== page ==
James L. Brooks is an institution. My only question over the years was whether he was the good kind of institution because there were times during I’ll Do Anything and Spanglish where I hoped a large Indian would suffocate me with a pillow and carry me away. As Good as it Gets is a movie I enjoy tremendously and his Simpsons involvement speaks for itself, but How Do You Know represented a pivotal career moment for this particular member of Hollywood royalty and a mediocre romantic comedy just wouldn’t be enough at this stage of the man’s career. Especially with the bed of talent involved. With that preface in place I am here to tell you that How Do You Know is a pretty mediocre romantic comedy.

Reese Witherspoon stars as Lisa, a Jenny Finch-alike (not a pitcher though) who after winning a gold medal for her country and various other achievements is reaching the end of her playing career. When she is cut from the next Olympic team by her coach (Breaking Bad‘s amazing Reggie Bannister clone Dean Norris, used for a pitiful one scene), she reaches a major crossroads in her life and has to decide where her life is going to go after so many years of being a professional athlete. We meet her just as she’s being set up for the bad news and the early moments involving her softball teammates and coaches had me in fear of the proceedings that lie ahead. Witherspoon has proven herself a consummate professional but I’d had a hard time buying her as a unique as a talent as much as just accepting her as a reliable consumer brand. Here she has moments where she seems to be challenging herself but buying her as a gal who really opens up when she has a pint of Guinness in her hand… no.

Paul Rudd is George, another person who has just been given bad news. Much worse news actually, as George is about to be indicted for fraud due to some sort of negligence at the corporation he works at. Immediately we see the kind of person George is as he is manhandled by his corporate lawyer (80’s sitcom star Mark Linn-Baker) and the man who runs his company, his own dad (Jack Nicholson himself, thoroughly wasted here). Even with Paul Rudd’s plentiful charisma in place, George is an absolute loser and there’s nothing worse than watching a romantic comedy where one or both of the leads are absolute wet blankets. Rudd is so good at what he does that he almost pulls it off but watching this guy be afraid of any sort of confrontation or bad news gets old fast. There’s also this really weird relationship George has with his secretary (Kathryn Hahn) that has a few cute moments and an actually heartwarming payoff but also further showcases the man as an oddball too immature and incomplete to deserve the kind fo storybook ending these films so enjoy.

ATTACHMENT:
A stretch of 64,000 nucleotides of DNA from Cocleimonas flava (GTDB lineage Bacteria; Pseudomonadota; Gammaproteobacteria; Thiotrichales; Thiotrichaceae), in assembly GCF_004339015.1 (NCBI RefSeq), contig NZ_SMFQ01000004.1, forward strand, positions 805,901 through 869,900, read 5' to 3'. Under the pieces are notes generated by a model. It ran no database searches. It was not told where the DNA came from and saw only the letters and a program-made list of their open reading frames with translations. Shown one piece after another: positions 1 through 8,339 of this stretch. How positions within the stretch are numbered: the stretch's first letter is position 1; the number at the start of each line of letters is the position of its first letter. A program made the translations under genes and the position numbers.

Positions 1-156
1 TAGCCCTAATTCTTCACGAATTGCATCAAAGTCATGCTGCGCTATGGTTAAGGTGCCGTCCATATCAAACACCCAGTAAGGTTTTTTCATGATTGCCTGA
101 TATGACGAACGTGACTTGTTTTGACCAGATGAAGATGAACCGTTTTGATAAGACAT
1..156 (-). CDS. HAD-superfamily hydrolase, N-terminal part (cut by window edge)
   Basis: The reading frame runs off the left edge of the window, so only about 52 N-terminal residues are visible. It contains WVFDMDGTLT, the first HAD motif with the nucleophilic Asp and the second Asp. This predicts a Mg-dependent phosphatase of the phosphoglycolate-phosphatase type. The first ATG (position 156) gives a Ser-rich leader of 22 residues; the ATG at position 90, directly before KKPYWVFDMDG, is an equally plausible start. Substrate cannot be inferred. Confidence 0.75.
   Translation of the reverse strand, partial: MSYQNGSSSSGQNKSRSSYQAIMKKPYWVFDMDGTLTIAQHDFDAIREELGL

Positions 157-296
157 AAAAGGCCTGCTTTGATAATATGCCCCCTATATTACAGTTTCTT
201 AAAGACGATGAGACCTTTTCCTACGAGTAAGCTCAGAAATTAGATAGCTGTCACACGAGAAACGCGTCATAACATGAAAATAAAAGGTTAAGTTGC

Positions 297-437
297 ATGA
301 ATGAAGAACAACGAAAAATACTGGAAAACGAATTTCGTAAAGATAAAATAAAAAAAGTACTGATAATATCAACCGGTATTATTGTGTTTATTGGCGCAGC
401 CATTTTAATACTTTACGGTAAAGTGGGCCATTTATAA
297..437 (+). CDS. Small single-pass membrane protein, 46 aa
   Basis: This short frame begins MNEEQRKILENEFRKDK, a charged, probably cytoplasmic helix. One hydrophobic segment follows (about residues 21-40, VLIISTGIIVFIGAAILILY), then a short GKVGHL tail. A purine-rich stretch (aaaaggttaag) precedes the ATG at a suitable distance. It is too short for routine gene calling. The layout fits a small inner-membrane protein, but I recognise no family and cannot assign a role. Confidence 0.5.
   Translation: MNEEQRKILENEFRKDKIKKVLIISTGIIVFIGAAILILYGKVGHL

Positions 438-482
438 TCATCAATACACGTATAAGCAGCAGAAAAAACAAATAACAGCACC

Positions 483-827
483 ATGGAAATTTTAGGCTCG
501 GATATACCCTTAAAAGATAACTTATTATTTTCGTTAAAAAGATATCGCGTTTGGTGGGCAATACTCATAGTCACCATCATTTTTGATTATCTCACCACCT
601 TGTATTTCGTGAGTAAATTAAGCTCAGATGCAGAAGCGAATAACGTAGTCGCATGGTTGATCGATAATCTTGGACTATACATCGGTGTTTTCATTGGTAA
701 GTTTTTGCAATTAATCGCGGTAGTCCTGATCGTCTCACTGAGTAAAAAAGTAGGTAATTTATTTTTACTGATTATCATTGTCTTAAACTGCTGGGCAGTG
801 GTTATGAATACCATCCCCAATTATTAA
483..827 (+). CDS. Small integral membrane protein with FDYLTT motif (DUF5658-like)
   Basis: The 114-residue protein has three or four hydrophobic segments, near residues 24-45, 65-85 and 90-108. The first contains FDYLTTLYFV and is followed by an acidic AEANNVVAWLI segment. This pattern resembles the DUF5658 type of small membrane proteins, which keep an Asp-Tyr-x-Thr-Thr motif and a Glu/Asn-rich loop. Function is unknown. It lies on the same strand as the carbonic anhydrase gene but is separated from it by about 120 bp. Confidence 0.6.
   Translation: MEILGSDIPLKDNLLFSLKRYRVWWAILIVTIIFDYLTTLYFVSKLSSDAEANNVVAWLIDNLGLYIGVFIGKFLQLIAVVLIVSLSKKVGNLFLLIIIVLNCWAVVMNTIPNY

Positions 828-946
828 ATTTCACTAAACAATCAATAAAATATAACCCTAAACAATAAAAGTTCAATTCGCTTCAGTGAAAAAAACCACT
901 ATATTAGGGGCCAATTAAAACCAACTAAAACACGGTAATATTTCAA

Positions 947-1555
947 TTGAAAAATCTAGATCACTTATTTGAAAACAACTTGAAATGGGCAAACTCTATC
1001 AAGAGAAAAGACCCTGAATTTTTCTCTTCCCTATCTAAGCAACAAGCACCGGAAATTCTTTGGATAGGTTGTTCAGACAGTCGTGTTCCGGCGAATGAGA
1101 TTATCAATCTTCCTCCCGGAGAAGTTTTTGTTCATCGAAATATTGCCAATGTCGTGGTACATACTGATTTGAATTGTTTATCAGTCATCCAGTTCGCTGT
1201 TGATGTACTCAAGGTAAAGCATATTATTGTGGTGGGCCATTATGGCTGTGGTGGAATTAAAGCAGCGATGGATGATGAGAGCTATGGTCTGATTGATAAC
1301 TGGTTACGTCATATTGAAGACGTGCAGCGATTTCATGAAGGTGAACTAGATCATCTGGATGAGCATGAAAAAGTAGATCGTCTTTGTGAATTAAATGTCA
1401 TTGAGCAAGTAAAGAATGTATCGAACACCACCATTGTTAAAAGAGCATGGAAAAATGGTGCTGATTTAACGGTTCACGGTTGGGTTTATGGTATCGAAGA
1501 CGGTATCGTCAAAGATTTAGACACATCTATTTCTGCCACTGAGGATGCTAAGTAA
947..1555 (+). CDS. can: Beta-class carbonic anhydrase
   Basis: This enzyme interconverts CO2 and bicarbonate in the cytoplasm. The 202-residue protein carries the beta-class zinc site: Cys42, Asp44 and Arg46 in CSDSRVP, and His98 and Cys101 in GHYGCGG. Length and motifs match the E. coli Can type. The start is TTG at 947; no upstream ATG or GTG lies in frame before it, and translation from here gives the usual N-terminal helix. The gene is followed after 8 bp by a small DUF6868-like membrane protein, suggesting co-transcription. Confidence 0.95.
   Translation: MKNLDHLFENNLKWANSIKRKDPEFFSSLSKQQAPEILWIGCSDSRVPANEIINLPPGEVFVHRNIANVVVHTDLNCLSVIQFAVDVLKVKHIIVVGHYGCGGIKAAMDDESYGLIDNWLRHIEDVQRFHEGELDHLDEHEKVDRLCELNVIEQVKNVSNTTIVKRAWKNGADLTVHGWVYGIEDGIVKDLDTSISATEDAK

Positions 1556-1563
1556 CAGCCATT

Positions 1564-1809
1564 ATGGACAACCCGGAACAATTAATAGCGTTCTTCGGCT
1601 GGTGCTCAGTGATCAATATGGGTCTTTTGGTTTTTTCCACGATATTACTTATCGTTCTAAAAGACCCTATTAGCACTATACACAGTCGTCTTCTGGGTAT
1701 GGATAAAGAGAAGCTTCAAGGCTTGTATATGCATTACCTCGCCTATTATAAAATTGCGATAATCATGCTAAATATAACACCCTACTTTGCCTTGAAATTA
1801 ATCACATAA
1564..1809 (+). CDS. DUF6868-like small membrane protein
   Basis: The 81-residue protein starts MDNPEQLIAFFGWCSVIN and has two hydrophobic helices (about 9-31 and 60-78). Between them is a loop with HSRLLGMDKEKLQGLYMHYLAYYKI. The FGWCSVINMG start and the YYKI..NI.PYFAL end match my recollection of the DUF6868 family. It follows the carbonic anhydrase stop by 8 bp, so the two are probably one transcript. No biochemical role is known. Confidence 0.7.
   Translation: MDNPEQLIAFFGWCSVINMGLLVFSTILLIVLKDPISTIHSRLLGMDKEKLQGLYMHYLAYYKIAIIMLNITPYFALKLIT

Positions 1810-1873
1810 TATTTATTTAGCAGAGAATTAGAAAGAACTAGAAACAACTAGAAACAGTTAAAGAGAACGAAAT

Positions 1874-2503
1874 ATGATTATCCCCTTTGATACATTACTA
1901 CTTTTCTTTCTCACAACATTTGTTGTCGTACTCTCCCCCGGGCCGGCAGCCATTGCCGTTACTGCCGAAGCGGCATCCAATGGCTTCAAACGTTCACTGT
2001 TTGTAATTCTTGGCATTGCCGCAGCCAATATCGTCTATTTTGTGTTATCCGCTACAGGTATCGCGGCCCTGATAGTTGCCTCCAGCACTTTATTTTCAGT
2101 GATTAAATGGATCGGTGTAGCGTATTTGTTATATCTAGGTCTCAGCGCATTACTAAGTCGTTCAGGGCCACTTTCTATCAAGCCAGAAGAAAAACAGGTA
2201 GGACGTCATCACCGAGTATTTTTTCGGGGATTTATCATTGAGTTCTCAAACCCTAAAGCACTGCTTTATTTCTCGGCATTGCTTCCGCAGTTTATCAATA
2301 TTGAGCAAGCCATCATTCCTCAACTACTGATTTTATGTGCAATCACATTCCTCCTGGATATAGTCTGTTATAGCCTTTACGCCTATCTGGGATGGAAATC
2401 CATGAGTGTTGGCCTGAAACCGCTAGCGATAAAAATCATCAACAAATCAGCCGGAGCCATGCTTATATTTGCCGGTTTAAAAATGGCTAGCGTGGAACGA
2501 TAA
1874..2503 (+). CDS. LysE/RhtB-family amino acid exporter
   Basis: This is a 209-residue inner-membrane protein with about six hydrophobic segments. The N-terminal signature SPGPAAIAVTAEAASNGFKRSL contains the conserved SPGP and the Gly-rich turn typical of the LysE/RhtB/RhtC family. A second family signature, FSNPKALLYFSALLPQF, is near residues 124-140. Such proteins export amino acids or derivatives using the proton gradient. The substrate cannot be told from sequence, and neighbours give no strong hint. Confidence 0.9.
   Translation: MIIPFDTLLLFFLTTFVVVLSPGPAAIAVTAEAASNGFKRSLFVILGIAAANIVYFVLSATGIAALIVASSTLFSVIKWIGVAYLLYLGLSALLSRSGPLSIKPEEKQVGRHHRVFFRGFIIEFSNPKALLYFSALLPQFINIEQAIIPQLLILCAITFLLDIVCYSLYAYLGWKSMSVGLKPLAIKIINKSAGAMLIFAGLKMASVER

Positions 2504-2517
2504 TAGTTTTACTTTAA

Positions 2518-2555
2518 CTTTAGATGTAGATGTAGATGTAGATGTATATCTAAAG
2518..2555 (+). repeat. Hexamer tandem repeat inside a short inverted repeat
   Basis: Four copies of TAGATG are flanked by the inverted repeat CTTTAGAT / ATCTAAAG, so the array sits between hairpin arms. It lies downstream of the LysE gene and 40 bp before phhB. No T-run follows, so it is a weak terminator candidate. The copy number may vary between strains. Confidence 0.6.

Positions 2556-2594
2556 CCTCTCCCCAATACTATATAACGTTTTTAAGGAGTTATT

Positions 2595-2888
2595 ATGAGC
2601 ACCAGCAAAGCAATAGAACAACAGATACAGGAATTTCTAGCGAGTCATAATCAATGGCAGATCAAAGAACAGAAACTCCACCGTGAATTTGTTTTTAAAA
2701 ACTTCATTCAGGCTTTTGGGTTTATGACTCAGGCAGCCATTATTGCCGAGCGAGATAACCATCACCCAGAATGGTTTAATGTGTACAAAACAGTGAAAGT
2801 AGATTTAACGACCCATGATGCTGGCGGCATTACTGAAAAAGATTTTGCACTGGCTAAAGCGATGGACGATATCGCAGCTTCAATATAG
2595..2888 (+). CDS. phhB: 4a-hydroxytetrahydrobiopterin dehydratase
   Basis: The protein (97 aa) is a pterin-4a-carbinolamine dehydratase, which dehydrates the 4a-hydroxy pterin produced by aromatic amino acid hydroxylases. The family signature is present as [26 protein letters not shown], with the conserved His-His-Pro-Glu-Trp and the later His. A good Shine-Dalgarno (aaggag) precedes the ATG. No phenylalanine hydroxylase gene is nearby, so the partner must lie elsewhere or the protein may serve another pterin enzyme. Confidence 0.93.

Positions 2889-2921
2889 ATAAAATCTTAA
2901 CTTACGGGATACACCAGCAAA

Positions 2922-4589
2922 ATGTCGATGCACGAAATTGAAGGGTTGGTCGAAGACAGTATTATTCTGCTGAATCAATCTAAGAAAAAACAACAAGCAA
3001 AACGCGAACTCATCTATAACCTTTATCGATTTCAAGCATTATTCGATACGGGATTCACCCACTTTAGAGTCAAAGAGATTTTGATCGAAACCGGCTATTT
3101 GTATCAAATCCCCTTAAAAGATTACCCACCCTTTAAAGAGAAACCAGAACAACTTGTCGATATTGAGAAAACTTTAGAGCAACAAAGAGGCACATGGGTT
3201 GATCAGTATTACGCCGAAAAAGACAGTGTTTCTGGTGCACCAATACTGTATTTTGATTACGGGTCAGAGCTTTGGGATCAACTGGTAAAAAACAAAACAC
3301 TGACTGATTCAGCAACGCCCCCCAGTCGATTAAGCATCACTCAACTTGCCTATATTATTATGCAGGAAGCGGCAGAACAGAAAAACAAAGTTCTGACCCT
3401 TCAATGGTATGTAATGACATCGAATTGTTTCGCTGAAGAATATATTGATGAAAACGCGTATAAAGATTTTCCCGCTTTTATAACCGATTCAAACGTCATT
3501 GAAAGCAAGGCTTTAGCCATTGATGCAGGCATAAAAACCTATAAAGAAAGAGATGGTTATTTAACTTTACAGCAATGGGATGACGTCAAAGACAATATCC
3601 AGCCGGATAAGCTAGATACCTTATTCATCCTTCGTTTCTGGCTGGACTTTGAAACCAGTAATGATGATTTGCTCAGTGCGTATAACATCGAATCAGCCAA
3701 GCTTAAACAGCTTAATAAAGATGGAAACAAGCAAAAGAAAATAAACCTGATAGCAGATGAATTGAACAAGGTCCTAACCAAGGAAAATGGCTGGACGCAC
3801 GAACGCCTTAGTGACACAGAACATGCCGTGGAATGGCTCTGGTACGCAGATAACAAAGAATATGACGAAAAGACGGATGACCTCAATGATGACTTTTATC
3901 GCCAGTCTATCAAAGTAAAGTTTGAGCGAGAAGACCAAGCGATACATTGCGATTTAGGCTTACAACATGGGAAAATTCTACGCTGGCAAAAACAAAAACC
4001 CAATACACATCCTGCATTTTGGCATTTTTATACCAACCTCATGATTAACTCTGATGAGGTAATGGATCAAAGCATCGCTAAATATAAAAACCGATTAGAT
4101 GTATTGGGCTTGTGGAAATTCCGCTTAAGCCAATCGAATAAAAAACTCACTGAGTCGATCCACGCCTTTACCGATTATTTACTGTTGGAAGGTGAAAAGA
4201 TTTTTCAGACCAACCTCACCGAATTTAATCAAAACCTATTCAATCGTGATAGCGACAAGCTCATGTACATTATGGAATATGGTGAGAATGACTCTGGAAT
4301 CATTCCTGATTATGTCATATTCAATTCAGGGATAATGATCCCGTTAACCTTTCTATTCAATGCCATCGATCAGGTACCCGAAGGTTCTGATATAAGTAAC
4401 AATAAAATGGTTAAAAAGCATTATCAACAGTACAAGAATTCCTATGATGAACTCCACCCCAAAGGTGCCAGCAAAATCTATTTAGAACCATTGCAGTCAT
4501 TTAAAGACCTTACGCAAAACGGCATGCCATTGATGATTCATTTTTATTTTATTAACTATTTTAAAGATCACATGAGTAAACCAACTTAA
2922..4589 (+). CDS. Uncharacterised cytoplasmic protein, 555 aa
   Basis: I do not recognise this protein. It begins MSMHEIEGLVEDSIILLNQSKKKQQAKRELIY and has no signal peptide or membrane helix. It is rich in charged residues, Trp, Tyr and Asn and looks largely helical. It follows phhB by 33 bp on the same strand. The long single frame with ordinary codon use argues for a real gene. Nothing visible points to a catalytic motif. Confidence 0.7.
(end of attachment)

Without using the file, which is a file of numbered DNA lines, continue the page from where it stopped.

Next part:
The third major cog in this romantic machine is Owen Wilson as Matty, the star closer for the Washington Nationals (if this were a true story he’d be traded to a contending team by the third act). Wilson is the tasty morsel in the center of this concoction. His effortless charm and the breezy and delightfully lunkheaded superstar lifestyle he conveys adds much needed vigor to the movie. Wilson has always been a joy to watch and it’s great to see his offscreen troubles having no bearing on the unique and lovable persona he creates onscreen. When Matty is in the movie there’s a golden light shining through it, and the humor comes from Matty’s weird perception of the world from his jaded star athlete perch as well as that innocence the actor is still so good at accessing in his work. In Matty Lisa has her easy boyfriend who allows her to be frivolous and maintain ties to the athletic world she’s leaving and in her he has the closest facsimile of a real companion he’s ever had. If the film were about their relationship it may have worked.

But it’s instead about the perfect and adorable pairing of Reese and Paul and though the film doesn’t insult the intelligence it doesn’t have the pop or charm the best work of any of the involved parties had, particularly Brooks. This is the man who gave us the amazing Broadcast News and As Good as it Gets. This is most certainly not as good as it gets.

And then there’s Jack. There has never been a performer like him and his presence in a cast usually is one of if not the premier selling point. Here he is stripped of all the charm and inner fire his that has made him a one word brand, leaving only the oily core of his character. It’s a role anyone could have played and since the Brooks/Nicholson connection is a winning formula, it’s a surprise to see the actor wasted.

The film gets bogged down in subplots (it’s almost hard to watch the childbirth sequence because of how thick the sweetness is laid on), spends too much time with supporting characters, and it’s not easy to have corporate fraud and familial betrayal factor into the proceedings and maintain that peppy tone and lightness needed to make the thing feel whole. Additionally, the sweet moments and levity is effective to an extent but not enough to justify the time spent in the theater. It feels tonally off and underwritten, which is very surprising with the talent involved. And the title is too vague and just plain weak. I kept having to go back to my notes to even remember the damn thing.

How Do You Know is an uneven misfire, though I can’t imagine it’s going to be anything more than a slight hiccup for any of the involved parties.

5.5 out of 10